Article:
Mutual exclusion by disabling interrupts: Mutual exclusion can be achieved by disabling interrupts for each process after they enter their critical region. The interrupts can be enabled after they leave their critical region. The idea is that when all interrupts are disabled CPU will not be able to switch from one process to another as it does by using the clock interrupt. So, when a process updates something, no other process can access it, thus providing mutual exclusion. The only disadvantage in this method is that there is too much power given to a process. A process can may or may not enable the interrupts at the later time.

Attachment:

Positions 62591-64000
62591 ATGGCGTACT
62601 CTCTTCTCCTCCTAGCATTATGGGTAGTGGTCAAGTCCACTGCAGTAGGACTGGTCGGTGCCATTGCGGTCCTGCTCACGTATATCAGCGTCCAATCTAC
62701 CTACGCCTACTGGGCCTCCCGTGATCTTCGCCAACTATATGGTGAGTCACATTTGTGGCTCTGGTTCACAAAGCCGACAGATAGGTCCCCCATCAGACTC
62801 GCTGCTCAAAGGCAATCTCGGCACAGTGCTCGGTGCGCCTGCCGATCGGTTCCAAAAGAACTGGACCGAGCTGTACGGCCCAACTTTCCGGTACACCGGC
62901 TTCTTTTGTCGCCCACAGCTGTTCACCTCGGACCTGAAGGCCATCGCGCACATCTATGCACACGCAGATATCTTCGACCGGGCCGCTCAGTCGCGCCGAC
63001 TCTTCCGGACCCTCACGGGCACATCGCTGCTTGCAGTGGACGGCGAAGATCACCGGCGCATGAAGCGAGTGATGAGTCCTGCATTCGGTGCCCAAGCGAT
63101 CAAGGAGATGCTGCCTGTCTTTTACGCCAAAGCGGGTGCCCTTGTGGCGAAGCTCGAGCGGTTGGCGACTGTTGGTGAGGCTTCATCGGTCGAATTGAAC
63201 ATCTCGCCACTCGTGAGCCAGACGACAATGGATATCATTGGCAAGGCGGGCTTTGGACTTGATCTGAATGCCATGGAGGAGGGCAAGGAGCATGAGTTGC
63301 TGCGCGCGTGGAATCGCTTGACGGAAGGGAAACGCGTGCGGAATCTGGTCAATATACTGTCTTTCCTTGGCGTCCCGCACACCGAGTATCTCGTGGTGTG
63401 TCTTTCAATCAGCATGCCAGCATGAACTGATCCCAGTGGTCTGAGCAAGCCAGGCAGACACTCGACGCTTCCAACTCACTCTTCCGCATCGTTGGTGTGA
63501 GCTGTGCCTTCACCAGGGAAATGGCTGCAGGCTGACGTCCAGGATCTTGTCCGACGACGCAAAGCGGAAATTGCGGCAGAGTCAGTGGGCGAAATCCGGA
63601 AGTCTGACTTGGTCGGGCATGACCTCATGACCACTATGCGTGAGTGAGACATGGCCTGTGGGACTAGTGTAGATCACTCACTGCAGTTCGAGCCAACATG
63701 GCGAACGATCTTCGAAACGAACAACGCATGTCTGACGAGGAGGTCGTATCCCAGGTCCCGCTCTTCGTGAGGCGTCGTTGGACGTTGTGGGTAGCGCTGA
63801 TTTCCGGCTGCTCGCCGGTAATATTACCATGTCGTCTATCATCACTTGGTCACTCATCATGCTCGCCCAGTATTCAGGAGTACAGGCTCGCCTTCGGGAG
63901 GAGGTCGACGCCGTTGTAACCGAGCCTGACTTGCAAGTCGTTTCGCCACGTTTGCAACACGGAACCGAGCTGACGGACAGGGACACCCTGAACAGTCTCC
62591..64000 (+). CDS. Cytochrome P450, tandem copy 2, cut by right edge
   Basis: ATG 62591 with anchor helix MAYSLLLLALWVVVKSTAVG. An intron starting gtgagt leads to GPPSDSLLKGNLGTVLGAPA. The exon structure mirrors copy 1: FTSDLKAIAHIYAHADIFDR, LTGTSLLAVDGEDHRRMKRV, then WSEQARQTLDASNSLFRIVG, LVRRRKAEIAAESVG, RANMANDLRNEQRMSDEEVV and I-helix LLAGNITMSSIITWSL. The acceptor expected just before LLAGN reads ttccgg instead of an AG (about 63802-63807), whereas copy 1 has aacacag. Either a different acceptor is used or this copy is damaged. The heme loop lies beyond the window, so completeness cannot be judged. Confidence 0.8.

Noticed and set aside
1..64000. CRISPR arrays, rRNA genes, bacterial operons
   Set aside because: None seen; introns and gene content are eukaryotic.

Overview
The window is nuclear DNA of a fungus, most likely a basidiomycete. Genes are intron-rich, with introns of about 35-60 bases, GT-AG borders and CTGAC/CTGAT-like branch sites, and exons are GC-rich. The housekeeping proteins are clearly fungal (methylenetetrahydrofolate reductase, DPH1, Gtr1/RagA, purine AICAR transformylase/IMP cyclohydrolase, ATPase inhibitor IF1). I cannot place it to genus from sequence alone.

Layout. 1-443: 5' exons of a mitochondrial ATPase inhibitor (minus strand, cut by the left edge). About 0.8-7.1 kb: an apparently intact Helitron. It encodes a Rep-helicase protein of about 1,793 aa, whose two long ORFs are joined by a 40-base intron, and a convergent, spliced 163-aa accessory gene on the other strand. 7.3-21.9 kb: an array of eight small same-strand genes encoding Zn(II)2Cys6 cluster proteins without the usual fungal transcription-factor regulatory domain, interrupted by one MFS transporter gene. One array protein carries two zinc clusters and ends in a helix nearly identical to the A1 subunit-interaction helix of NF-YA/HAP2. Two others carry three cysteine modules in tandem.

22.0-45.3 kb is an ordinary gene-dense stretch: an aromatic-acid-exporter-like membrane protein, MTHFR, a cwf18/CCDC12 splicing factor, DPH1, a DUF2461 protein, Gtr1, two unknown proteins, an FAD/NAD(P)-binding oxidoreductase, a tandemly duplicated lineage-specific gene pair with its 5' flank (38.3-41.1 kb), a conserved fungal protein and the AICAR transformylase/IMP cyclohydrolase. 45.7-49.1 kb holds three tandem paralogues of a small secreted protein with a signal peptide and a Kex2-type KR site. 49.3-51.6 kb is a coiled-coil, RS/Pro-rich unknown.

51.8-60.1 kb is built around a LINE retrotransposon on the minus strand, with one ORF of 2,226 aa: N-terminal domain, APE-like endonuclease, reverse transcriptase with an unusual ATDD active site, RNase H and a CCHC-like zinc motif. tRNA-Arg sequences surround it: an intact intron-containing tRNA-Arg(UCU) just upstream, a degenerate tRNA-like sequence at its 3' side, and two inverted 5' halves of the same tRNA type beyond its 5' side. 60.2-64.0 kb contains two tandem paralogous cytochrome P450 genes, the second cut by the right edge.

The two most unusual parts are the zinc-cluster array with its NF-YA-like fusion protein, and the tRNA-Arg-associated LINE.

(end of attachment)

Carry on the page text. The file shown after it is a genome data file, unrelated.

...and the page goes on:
Mutual exclusion by lock variables: A shared lock variable can be used for this purpose. It can be set to 0 to specify that there is no process in critical region. Only when a process see that the lock variable is set to 0 it enters its critical region. Now, when it enters its critical region it sets the lock to 1. So other processes see that lock variable is set to 1 they won’t go in their critical region. This method has a problem, say one process see that lock is set to 0, now, simultaneously another process can see that an enter its critical region by setting the lock to 1.